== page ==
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Rangers EXCLUSIVE: Taylor Hearn Seeks Starting Role

After a successful debut in the Texas Rangers bullpen, Taylor Hearn tells us he has his eyes set on landing a starting role in 2021.

After a season that was unlike any other, the 2021 Major League Baseball season will bring back some semblance of normalcy. No, ballparks won’t be sold out on Opening Day, or maybe not at all this season. However, a full slate of 162 games is on deck and players couldn’t be happier.

Taylor Hearn is one player in particular who is ready to get things going in Texas Rangers camp. After a forgettable MLB debut in 2019, Hearn bounced back in 2020 as a solid left-handed option out of the Texas bullpen. Last season, he posted a 3.63 ERA in 17 1/3 innings with 23 strikeouts (11.9 strikeouts-per-nine) and 11 walks.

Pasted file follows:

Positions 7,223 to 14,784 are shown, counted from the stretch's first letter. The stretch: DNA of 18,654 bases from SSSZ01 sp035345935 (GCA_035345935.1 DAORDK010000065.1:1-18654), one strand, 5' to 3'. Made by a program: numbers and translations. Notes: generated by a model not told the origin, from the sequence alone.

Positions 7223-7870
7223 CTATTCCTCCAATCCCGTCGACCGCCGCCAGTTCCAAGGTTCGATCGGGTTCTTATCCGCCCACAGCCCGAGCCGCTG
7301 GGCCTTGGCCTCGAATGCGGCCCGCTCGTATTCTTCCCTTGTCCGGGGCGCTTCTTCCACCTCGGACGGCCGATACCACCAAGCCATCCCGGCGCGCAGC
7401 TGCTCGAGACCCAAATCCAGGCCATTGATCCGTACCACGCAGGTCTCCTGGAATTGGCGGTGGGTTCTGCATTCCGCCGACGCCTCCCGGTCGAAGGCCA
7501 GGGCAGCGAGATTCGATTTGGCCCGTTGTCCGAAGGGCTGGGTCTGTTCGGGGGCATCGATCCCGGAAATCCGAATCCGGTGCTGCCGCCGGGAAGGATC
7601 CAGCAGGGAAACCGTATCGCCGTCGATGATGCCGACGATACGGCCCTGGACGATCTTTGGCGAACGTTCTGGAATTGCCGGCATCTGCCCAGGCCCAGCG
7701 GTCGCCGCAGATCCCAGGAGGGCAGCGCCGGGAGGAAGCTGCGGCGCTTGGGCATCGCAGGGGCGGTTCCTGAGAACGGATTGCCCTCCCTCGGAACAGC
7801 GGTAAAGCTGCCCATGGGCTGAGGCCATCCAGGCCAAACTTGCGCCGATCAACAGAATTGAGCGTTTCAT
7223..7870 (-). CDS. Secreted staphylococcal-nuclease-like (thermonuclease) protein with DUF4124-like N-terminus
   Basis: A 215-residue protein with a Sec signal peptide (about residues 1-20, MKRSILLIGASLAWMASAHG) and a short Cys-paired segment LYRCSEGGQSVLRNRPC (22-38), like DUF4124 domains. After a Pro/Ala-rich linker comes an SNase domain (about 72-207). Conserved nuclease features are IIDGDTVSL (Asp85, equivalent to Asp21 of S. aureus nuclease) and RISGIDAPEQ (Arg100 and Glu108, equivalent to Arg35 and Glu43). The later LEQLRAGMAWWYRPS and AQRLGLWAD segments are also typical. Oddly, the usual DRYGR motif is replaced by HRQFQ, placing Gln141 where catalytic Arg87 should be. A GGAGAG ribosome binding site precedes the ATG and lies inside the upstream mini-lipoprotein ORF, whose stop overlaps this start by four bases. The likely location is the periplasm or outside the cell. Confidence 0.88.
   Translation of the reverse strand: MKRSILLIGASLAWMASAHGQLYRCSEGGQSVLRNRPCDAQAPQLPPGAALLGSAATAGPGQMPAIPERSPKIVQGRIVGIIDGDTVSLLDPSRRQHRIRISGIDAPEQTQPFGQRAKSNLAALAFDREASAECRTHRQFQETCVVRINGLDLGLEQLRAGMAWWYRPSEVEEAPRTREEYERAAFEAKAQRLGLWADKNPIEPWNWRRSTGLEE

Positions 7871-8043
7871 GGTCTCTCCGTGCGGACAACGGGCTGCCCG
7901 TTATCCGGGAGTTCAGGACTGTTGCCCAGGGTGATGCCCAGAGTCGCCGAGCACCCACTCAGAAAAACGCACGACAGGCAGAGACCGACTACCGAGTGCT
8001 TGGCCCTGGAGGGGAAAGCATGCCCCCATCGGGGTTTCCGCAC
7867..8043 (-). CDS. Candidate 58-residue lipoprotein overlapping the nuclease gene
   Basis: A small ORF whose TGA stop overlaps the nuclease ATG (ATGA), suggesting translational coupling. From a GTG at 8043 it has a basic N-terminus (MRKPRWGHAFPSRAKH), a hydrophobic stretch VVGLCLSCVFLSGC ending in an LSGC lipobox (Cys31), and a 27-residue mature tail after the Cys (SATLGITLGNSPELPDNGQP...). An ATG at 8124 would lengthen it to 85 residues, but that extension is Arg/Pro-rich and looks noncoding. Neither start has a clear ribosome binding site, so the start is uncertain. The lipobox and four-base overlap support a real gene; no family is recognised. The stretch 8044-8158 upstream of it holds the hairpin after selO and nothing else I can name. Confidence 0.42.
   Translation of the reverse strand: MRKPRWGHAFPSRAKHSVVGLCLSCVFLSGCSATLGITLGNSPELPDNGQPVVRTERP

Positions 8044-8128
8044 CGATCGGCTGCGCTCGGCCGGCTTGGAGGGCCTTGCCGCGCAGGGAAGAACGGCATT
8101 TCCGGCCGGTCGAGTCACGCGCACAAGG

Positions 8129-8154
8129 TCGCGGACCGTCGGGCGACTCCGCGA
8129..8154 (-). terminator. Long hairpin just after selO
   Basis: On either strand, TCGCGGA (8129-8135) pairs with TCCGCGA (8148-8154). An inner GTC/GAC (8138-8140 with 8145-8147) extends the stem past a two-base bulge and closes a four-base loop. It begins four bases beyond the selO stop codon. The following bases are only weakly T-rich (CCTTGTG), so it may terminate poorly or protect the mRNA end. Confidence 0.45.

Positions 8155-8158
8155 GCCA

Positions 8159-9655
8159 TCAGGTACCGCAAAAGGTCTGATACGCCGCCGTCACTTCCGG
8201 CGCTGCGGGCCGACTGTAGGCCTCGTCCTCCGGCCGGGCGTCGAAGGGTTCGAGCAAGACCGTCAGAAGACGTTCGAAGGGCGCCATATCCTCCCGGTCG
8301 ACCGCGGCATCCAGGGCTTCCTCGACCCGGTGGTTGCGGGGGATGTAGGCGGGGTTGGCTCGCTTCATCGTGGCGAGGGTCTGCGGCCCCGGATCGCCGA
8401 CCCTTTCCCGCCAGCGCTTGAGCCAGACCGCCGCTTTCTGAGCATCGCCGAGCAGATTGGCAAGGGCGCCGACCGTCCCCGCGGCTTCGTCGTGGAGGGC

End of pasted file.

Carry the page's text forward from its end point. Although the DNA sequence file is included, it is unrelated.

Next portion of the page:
It’s a different mentality for Hearn heading into camp this year. No longer is it about moving past that dreadful debut in Seattle, but it’s about building off of a successful return to the mound. Now with tangible results to study, he’s worked to clean up his already-fluid arm action in his delivery this offseason and has continued to work on his slider. Ultimately, some return to normalcy may help Hearn more than any offseason work in the bullpen.

READ MORE: "It Means A Lot" Rangers' Taylor Hearn Makes a Triumphant Return to Seattle